IDEAS home Printed from https://ideas.repec.org/p/ags/eaa111/52841.html
   My bibliography  Save this paper

On Flexibility in the Polish Farming Sector

Author

Listed:
  • Renner, Swetlana
  • Hockmann, Heinrich
  • Pieniadz, Agata
  • Glauben, Thomas

Abstract

This paper investigates the flexibility of the Polish farming sector during a transition period. Flexibility is considered to be a farm’s ability to change output by sustaining average costs. We argue that flexibility is a crucial factor in farmers’ competitive advantage, especially under dynamically changing environmental conditions. We propose a flexibility measure that accounts for both input and output flexibility. This measure is used to empirically investigate the magnitude and sources of flexibility in Polish family farming. We also identify the main factors that explain the proposed flexibility indices. The empirical findings reveal that Polish farms use different technologies regarding their input and output flexibility. While small and specialized farms can easily adapt their input structure, the larger and highly diversified producers adjust their output levels according to price changes. Farmers who use more capital-intensive production technologies, i.e. milk producers, are less flexible with regard to input and overall adjustments. Furthermore, access to bank credit increases a farm’s adjustment ability.

Suggested Citation

  • Renner, Swetlana & Hockmann, Heinrich & Pieniadz, Agata & Glauben, Thomas, 2009. "On Flexibility in the Polish Farming Sector," 111th Seminar, June 26-27, 2009, Canterbury, UK 52841, European Association of Agricultural Economists.
  • Handle: RePEc:ags:eaa111:52841
    as

    Download full text from publisher

    File URL: http://purl.umn.edu/52841
    Download Restriction: no

    Citations

    Citations are extracted by the CitEc Project, subscribe to its RSS feed for this item.
    as


    Cited by:

    1. Tomasz Gerard Czekaj & Arne Henningsen, 2012. "Comparing Parametric and Nonparametric Regression Methods for Panel Data: the Optimal Size of Polish Crop Farms," IFRO Working Paper 2012/12, University of Copenhagen, Department of Food and Resource Economics.

    More about this item

    Keywords

    Flexibility; Family Farm; Poland; Consumer/Household Economics; Production Economics; D24; Q12;

    JEL classification:

    • D24 - Microeconomics - - Production and Organizations - - - Production; Cost; Capital; Capital, Total Factor, and Multifactor Productivity; Capacity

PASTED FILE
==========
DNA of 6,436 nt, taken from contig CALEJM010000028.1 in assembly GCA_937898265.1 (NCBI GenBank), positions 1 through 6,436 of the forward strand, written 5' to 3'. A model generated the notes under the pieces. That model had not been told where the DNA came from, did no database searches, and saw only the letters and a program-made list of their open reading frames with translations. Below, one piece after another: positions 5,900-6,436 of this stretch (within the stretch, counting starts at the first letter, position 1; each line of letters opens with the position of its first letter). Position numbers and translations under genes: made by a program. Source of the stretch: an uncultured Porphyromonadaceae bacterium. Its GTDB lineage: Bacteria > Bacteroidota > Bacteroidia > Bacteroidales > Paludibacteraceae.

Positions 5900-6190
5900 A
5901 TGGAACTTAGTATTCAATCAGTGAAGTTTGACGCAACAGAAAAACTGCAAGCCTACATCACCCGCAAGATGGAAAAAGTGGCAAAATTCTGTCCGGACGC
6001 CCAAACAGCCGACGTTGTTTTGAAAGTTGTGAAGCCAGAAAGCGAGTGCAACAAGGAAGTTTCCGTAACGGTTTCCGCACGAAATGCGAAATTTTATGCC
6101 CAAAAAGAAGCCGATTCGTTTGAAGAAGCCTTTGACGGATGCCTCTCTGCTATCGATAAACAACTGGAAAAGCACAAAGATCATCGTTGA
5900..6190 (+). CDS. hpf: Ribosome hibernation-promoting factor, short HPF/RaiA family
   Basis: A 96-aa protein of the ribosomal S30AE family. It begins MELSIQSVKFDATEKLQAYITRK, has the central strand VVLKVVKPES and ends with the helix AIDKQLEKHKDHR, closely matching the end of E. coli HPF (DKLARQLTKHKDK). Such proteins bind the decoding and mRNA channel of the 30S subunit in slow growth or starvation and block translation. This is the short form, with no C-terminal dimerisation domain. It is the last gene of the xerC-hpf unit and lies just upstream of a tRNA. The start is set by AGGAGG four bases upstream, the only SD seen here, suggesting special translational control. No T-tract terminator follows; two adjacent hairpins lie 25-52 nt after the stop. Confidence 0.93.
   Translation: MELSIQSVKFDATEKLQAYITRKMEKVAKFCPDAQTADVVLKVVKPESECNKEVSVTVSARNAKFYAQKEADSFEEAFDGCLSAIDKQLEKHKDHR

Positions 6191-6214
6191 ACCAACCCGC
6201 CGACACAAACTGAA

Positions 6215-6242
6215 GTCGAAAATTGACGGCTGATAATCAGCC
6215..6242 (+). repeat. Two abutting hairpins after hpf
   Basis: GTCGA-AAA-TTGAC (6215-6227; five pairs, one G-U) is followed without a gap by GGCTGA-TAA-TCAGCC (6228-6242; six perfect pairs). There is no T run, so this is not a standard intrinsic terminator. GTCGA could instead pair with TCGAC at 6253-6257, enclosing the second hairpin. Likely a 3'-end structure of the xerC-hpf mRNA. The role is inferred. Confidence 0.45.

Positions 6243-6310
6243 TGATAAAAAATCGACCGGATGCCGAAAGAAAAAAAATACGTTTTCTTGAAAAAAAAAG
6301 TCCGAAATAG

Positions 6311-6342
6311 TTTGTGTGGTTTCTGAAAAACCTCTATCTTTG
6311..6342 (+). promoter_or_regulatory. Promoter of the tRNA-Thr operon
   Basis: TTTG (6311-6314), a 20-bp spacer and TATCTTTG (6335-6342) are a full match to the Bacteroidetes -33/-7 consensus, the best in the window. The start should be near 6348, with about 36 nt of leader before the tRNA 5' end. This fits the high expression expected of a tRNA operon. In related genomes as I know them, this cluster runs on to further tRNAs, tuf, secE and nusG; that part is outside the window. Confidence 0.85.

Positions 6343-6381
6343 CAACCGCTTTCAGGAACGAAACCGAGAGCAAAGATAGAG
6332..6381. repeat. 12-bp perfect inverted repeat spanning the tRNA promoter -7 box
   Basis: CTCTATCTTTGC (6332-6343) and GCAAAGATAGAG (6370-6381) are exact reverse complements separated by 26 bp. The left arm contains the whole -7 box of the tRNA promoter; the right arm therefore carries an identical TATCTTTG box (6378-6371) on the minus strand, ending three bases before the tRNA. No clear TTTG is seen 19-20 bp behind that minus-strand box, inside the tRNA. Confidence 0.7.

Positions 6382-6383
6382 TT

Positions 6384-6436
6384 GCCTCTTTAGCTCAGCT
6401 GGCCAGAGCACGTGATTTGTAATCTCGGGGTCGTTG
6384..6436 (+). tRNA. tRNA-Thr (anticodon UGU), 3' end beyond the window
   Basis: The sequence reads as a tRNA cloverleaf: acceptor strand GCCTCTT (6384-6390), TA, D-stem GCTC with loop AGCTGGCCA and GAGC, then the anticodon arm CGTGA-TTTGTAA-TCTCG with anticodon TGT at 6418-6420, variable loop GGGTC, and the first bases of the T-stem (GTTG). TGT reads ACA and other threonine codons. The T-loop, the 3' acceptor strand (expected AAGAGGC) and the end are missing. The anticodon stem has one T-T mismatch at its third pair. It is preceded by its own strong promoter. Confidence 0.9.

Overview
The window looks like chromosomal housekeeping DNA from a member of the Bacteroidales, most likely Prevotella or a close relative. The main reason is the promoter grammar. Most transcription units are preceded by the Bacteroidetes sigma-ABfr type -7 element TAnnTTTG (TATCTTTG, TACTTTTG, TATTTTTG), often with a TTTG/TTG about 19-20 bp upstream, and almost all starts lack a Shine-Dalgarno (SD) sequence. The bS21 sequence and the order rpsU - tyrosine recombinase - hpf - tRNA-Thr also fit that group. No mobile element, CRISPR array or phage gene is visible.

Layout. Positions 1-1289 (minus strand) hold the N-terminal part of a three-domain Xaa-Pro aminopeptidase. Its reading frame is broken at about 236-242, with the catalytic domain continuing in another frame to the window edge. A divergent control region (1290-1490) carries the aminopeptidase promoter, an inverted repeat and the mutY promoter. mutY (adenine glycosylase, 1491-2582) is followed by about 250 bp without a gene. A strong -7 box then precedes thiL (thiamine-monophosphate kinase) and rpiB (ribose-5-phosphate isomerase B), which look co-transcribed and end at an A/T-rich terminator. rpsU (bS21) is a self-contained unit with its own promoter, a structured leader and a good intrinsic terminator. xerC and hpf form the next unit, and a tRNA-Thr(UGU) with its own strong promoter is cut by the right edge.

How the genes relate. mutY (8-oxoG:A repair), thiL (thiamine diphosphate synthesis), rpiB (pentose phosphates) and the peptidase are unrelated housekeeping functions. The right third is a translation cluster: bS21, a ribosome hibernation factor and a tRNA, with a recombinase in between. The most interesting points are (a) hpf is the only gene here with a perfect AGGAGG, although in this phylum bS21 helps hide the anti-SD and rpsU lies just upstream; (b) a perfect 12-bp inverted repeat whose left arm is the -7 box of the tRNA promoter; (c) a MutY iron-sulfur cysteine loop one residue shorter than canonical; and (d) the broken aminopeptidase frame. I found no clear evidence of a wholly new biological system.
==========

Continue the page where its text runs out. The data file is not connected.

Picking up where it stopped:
• Q12 - Agricultural and Natural Resource Economics; Environmental and Ecological Economics - - Agriculture - - - Micro Analysis of Farm Firms, Farm Households, and Farm Input Markets

    NEP fields

    This paper has been announced in the following NEP Reports:

    Statistics

    Access and download statistics

    Corrections

    All material on this site has been provided by the respective publishers and authors. You can help correct errors and omissions. When requesting a correction, please mention this item's handle: RePEc:ags:eaa111:52841. See general information about how to correct material in RePEc.

    For technical questions regarding this item, or to correct its authors, title, abstract, bibliographic or download information, contact: (AgEcon Search). General contact details of provider: http://edirc.repec.org/data/eaaeeea.html .

    If you have authored this item and are not yet registered with RePEc, we encourage you to do it here. This allows to link your profile to this item. It also allows you to accept potential citations to this item that we are uncertain about.

    We have no references for this item. You can help adding them by using this form .

    If you know of missing items citing this one, you can help us creating those links by adding the relevant references in the same way as above, for each refering item. If you are a registered author of this item, you may also want to check the "citations" tab in your RePEc Author Service profile, as there may be some citations waiting for confirmation.

    Please note that corrections may take a couple of weeks to filter through the various RePEc services.

    IDEAS is a RePEc service hosted by the Research Division of the Federal Reserve Bank of St. Louis . RePEc uses bibliographic data supplied by the respective publishers.